HARTFORD, Conn. – Connecticut's attorney general isn't happy that a video game called "Frat Party Games: Beer Pong" was rated suitable for children as young as 13.
Richard Blumenthal said Monday that the Entertainment Software Rating Board made a mistake by clearing the game for young teens and he worries other games in the yet-to-be-released Frat Party Games line will also be approved for those same gamers.
"Beer Pong" was designed by Las Vegas-based JV Games Inc. as a downloadable game for Nintendo Co.'s popular Wii game system.
JV Games Vice President Jag Jaeger informed Blumenthal last month that the company is renaming the game "Pong Toss" and eliminating all references to alcohol.
The company's Web site still promotes the game as "Beer Pong," but that's supposed to change soon.
"We stopped this game, but that is only a minor victory if it is followed by others," said Blumenthal, who believes the game glorifies alcohol abuse and binge drinking.
The video game is based on a popular college drinking game where competitors toss a pingpong ball into the opposing player's cup. If the ball lands in the cup, the opposing player typically has to guzzle beer.
Jaeger said the video game was never about alcohol, but rather the growing sport that has developed around beer pong. There's even a World Series of Beer Pong that is held in Las Vegas where contestants vie for $50,000 in prize money.
"The game never showed any drinking, it never depicted anyone getting drunk," he said Monday in a telephone interview from his Las Vegas office. "The thing is, it's becoming a really well-known sport."
Jaeger said he hopes the revised "Pong Toss" will be released at the end of July. The other games in the "Frat Party Games" line are not yet finalized.
In a letter to Blumenthal last month, Patricia E. Vance, the Entertainment Software Rating Board's president, justified the rating of the original Beer Pong game, saying that alcohol played a minimal role in the game and no one was shown drinking beer.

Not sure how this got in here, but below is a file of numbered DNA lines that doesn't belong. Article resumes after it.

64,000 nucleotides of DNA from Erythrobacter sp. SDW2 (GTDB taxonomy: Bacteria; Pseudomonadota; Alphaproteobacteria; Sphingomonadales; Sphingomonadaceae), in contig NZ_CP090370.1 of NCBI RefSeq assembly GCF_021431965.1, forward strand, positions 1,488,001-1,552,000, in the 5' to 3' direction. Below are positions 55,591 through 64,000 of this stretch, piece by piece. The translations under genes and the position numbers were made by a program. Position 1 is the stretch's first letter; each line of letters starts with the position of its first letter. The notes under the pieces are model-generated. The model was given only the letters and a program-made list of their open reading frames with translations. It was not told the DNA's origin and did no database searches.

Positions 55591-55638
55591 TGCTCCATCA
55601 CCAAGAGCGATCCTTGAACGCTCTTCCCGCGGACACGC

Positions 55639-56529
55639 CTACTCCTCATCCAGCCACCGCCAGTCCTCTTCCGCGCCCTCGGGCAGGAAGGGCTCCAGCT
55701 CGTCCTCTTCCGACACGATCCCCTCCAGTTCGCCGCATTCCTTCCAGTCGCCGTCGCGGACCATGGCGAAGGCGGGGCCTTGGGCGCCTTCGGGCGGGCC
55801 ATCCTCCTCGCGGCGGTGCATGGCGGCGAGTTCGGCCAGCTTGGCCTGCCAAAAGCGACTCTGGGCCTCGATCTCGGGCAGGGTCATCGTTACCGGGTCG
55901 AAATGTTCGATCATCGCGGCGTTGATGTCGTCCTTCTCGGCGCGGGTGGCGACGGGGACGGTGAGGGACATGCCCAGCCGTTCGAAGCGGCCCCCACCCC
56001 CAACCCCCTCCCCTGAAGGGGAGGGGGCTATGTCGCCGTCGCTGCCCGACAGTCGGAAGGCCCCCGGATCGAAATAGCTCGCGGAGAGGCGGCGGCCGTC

"Despite being premised on a drinking game, the game's content involves essentially nothing more than tossing pingpong balls into plastic cups," she wrote. "We are thus unsure of the basis for the statement in your letter suggesting that this content 'glorifies alcohol abuse and binge drinking."'
Vance said three "specially trained, adult raters" with no ties to the industry reviewed the game and recommended the "T" rating for people 13 years old and older.
Blumenthal sent a second letter to the board on Monday, asking that other video games that contain alcohol content be given an adult rating, for users 18 years old and older.
He criticized the board for saying the appearance of alcohol in the game was minimal. Blumenthal said the name "Beer Pong" directly refers to a drinking game.
Also, beer is depicted in the graphics used for the game's title, some of the beer pong tables in the game displayed images of kegs and mugs of beer, and there's a full bar in the background.
"The whole basis for the games is heavy alcohol consumption — simply not appropriate for teenagers and deserving more consideration by the Board," Blumenthal wrote.
Jaeger said it would be "ridiculous" to rate "Beer Pong" for adult audiences, the most restrictive rating in the system. He said the game "Grand Theft Auto," known for its violence, was given a lesser "M" or mature rating.
Also, he said, Nintendo will not publish adult-rated games.